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Medfield Library hosts video game tournament

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By Robby McKittrick
Hometown Weekly Reporter

On Saturday, October 20, Medfield High Schoolers showed up to the Medfield Library to compete in a Super Smash Brothers tournament.

“It’s been a lot of fun,” said 15-year-old player Peter Travis. Travis is a sophomore at Medfield High School and has participated in the tournament since he was a freshman.

“[Ben] murders me on a regular basis,” he said. “He’s very, very good.”

16-year-old Ben Puntonio organizes the tournament for the library every month.

“[The games] are competitive,” Puntonio said. “[There are tight games] for everyone who comes.”

Puntionio has played Super Smash Brothers for around eight years, and he enjoys the community built around the game.

“There is a large community for it,” he explained. “They have tournaments that get thousands of people to come from across the world. It’s a really nice community that I am a part of.”

Two high school kids play against each other during a Super Smash Brothers tournament at the Medfield Library.

Two high school kids play against each other during a Super Smash Brothers tournament at the Medfield Library.

Although only four kids showed up to the tournament, there are instances when around 16 kids will show up to play. The tournament is a double-elimination bracket style, and it typically occurs once a month at the library.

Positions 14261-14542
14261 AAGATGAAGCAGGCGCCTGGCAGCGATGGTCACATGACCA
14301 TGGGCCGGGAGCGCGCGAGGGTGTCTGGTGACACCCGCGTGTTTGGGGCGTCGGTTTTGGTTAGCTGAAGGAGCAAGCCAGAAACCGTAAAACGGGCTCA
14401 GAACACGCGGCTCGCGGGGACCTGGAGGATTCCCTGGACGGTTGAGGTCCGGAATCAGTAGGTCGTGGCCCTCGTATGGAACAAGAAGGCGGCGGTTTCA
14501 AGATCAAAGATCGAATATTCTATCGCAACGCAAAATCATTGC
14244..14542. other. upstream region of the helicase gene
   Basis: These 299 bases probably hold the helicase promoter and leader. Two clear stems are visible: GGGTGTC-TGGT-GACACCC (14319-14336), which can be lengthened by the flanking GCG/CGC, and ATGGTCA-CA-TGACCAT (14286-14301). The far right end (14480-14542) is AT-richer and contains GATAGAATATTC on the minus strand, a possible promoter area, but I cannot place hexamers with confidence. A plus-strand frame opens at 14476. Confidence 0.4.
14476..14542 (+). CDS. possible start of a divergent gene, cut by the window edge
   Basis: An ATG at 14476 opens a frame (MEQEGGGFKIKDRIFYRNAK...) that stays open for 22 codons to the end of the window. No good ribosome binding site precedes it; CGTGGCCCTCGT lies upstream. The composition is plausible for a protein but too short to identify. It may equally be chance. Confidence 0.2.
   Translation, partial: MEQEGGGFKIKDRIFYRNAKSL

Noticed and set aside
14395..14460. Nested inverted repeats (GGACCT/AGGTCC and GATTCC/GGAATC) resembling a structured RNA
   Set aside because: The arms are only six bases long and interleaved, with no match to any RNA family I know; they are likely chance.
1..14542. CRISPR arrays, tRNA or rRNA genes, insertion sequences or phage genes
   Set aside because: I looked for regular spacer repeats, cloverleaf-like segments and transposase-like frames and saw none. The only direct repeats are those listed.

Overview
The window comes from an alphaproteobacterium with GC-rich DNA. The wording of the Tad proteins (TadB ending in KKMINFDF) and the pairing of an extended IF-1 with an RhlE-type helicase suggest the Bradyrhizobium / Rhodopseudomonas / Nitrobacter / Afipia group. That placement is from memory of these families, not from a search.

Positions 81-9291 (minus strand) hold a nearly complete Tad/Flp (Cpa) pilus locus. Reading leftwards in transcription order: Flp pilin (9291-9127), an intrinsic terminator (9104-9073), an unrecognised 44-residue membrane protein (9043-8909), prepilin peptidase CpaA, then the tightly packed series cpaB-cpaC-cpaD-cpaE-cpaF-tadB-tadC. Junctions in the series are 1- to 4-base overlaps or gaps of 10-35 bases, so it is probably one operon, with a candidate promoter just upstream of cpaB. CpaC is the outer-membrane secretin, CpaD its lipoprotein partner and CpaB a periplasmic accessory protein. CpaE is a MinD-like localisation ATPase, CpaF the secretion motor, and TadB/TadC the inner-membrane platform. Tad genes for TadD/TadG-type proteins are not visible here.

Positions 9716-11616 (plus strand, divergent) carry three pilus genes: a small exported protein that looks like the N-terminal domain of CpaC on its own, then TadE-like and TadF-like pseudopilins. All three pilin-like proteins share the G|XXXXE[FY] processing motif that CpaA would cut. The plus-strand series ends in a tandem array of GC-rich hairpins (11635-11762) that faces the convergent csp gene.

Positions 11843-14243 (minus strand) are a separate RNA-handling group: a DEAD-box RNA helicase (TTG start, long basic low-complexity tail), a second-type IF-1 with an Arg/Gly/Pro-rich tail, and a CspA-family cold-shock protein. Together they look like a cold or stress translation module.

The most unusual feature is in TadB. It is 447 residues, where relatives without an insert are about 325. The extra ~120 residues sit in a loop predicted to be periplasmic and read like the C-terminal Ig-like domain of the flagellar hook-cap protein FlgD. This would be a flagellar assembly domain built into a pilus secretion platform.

“It depends on how often the teens want to do it,” explained Teen Librarian Erica Cote. “[The tournament] started with another kid … who came to me and asked me if he could [host a Super Smash Brothers tournament] here, and I said ‘sure,’ because when the teens do their own programming, its great … He and Ben started organizing it … [and] Ben was interested in continuing it.”

Puntonio creates a Google Docs sheet for people to sign up before every session. The winner receives a $15 to $20 gift card.

Cote explained that the age of the kids who participate ranges from younger kids to high school teenagers.

“We have had younger kids in elementary school [enjoy it],” she said. “We have had middle school and high school [kids, as well], so it seems like it covers a wide range [of age groups] … I am more than happy to reserve the room, and [Ben] does most of the work.”

Cote explained how the Medfield Library has evolved over the last few years.

“We have become more of a community space than just [a place] for research and books,” she said. “I just do whatever [the kids] are interested in. [This] is community building. They are hanging out together. They are doing something that is not delinquent, and it [involves] a lot of problem-solving skills. It just promotes a lot of different things.”

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